You maybe need to think about direct and indirect addressing into the associative memory in order to do the linkages correctly. In principle it is very easy, in practice who knows?

Good start. Now how do you do online learning with this?

This is a critical and deeper problem - assume that you programmed this memory array with large comprehensive databases - say wikipedia level on a variety of subjects: how does it pick actions that are good?
Sure - it “knows” everything a college grad does but should it use a sledgehammer, front end loader, explosive, battering ram, locksmith, or jiggle the handle to open a locked door in a room it is exploring? Should it start a sub-mission to search for the key? Should it occur to the AI that a locked door means that the contents of the whatever is behind it is not part of it’s exploration even though it has decided to explore the house as it was commanded?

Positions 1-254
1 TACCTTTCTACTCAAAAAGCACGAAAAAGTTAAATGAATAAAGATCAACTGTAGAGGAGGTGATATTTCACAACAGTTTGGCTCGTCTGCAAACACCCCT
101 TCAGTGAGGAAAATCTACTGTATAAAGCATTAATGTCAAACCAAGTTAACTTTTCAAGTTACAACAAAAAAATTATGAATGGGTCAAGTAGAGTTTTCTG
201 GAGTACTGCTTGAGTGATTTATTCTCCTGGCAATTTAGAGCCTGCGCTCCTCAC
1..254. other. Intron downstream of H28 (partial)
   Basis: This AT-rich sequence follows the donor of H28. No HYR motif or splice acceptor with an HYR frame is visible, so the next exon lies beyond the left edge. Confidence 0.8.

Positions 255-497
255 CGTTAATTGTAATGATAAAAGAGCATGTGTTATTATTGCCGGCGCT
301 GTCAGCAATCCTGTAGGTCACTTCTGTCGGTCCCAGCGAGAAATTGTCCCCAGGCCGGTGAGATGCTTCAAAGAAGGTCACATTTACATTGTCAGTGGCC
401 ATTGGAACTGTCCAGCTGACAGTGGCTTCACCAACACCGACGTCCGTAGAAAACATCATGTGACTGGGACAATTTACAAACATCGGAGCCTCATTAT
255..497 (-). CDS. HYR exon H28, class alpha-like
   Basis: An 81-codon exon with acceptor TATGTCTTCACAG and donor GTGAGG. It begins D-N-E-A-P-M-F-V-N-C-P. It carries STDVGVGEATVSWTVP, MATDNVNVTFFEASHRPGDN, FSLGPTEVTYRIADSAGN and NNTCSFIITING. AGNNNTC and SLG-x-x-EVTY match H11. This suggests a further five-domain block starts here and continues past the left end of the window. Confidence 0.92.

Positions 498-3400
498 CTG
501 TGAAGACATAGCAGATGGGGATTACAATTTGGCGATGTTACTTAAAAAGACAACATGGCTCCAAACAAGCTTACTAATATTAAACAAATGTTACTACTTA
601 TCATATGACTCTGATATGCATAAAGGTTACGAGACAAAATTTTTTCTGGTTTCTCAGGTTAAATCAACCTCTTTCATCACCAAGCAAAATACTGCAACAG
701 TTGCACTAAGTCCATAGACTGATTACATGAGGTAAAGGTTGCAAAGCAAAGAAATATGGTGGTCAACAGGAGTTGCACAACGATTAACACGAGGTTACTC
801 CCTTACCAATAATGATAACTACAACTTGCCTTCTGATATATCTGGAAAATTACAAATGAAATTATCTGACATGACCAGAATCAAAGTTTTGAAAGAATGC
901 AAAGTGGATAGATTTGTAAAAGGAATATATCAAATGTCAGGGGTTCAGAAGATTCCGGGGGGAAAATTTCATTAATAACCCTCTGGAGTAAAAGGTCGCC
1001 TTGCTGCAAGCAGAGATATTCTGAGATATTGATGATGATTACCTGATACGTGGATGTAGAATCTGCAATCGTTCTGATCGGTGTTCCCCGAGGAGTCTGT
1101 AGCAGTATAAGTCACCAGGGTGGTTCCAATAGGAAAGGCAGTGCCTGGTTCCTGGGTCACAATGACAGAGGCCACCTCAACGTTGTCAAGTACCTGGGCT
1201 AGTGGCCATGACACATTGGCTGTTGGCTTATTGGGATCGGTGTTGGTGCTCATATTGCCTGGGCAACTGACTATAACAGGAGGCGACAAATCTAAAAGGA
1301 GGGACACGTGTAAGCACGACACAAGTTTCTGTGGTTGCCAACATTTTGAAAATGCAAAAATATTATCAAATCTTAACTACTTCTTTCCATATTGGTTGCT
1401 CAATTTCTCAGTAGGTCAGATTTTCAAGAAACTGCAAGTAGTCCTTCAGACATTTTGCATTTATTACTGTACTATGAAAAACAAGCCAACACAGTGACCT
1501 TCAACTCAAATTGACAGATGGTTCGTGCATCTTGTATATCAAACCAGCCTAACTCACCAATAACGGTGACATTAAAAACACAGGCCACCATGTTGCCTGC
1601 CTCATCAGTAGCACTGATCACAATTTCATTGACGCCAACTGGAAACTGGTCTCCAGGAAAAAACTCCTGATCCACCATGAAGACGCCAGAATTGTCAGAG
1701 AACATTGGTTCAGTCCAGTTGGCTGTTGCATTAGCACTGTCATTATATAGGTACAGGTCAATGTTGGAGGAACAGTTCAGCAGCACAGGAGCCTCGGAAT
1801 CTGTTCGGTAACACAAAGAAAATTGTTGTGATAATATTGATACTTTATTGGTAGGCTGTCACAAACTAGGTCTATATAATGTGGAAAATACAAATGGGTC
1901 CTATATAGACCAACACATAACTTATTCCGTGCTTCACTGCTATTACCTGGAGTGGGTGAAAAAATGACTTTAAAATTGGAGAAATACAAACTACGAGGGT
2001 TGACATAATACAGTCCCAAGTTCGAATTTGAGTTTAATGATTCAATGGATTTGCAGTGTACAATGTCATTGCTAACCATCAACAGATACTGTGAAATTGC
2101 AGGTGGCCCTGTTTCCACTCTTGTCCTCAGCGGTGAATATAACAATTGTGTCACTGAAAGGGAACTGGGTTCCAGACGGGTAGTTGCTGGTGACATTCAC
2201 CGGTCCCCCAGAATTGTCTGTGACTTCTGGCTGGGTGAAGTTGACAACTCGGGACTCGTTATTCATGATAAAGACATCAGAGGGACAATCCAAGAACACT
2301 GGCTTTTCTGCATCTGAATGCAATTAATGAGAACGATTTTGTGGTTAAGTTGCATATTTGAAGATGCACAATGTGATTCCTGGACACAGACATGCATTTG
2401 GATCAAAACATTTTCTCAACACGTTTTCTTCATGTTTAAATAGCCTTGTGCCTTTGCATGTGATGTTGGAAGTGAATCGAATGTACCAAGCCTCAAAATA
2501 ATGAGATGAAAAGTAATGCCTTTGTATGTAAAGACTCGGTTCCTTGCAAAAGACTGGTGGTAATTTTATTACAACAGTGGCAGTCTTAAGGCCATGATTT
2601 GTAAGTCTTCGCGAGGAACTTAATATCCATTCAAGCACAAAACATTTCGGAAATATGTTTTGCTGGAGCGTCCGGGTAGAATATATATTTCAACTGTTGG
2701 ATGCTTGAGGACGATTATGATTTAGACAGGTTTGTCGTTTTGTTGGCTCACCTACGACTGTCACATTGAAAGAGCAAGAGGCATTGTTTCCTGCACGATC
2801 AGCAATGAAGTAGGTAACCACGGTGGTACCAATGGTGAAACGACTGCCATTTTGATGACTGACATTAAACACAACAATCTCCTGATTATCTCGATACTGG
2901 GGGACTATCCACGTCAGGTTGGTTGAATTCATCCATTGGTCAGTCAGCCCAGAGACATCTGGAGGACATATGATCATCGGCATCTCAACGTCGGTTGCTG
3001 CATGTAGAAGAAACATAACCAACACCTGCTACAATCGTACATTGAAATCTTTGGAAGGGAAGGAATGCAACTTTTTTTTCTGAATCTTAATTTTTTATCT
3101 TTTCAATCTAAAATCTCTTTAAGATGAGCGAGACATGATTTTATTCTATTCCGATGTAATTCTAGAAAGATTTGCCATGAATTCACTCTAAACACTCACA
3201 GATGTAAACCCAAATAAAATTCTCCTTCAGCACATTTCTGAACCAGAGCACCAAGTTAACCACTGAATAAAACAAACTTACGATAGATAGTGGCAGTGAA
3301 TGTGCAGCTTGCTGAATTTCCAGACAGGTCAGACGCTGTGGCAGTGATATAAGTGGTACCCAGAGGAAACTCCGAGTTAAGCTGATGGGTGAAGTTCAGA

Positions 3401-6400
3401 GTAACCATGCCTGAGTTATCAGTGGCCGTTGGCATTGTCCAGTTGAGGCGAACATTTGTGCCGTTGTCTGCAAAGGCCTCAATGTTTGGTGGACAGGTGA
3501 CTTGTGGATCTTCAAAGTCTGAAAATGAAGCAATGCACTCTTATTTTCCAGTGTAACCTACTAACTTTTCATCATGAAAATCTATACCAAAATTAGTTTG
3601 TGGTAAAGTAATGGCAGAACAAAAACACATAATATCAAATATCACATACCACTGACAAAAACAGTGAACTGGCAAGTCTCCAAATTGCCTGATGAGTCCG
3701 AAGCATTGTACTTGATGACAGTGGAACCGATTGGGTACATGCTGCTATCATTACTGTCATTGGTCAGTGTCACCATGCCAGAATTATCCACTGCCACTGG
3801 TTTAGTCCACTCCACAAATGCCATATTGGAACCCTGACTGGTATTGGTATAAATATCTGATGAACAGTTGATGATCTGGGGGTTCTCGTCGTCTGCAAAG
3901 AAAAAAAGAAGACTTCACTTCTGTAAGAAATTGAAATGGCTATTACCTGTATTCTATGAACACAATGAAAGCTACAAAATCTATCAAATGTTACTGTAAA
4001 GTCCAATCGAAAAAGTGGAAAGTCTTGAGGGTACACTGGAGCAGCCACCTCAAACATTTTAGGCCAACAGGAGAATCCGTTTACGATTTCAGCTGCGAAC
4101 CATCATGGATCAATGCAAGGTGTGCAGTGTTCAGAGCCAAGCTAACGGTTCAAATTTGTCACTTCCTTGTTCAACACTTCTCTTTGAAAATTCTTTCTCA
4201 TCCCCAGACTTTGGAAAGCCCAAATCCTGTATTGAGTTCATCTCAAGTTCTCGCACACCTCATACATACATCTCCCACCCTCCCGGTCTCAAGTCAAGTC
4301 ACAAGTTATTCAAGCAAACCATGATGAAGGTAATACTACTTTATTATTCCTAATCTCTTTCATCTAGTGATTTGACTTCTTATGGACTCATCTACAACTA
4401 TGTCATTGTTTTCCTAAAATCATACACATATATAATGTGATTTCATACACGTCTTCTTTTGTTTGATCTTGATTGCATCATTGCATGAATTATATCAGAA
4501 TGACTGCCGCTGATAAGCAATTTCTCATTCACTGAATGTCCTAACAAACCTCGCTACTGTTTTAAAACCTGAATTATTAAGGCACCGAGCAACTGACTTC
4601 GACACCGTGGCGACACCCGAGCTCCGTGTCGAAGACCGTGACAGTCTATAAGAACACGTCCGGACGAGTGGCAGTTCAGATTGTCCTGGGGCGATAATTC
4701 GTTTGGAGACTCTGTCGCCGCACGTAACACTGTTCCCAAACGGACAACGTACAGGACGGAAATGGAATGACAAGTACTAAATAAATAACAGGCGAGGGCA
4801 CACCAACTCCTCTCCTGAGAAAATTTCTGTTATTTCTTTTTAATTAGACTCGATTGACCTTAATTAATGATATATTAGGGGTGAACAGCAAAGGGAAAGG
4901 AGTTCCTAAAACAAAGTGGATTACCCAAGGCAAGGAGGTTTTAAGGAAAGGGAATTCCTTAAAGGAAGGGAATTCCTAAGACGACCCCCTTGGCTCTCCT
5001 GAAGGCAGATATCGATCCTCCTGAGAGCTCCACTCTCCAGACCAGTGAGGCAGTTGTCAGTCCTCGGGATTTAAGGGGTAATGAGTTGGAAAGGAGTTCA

Most AI researchers learn that common sense is not so common early on.
If I am correct, judgement in these matters is programmed right alongside facts of the environment - part of the online learning. This emotional shading of the facts that make up the basic learning through the agents life as it goes from basic programmed innate knowledge to “adulthood” is critical for forming judgements. Critters learn this with various emotional shading as they encounter things - fire bad, warm from fire good, hot food from fire good, very hot food from fire bad …
Every object, every interactions - all are stored with some sort of personal judgement of personal relevance on multiple dimensions of emotional values.
So - add emotions and a hippocampus to store episodes of experience and a limbic system to form these personal judgements, an online learning system to record these experiences, and some method of transferring these judgement salted memories to the correct location in the multi-level associative memory that you described.

I can see, in broad brush detail, how the biology does this; I can’t see how to do this with any traditional deep learning memory.

The problem of common sense is one of the huge stumbling block for any AI effort, and the source of most dystopian views of any AI implementation.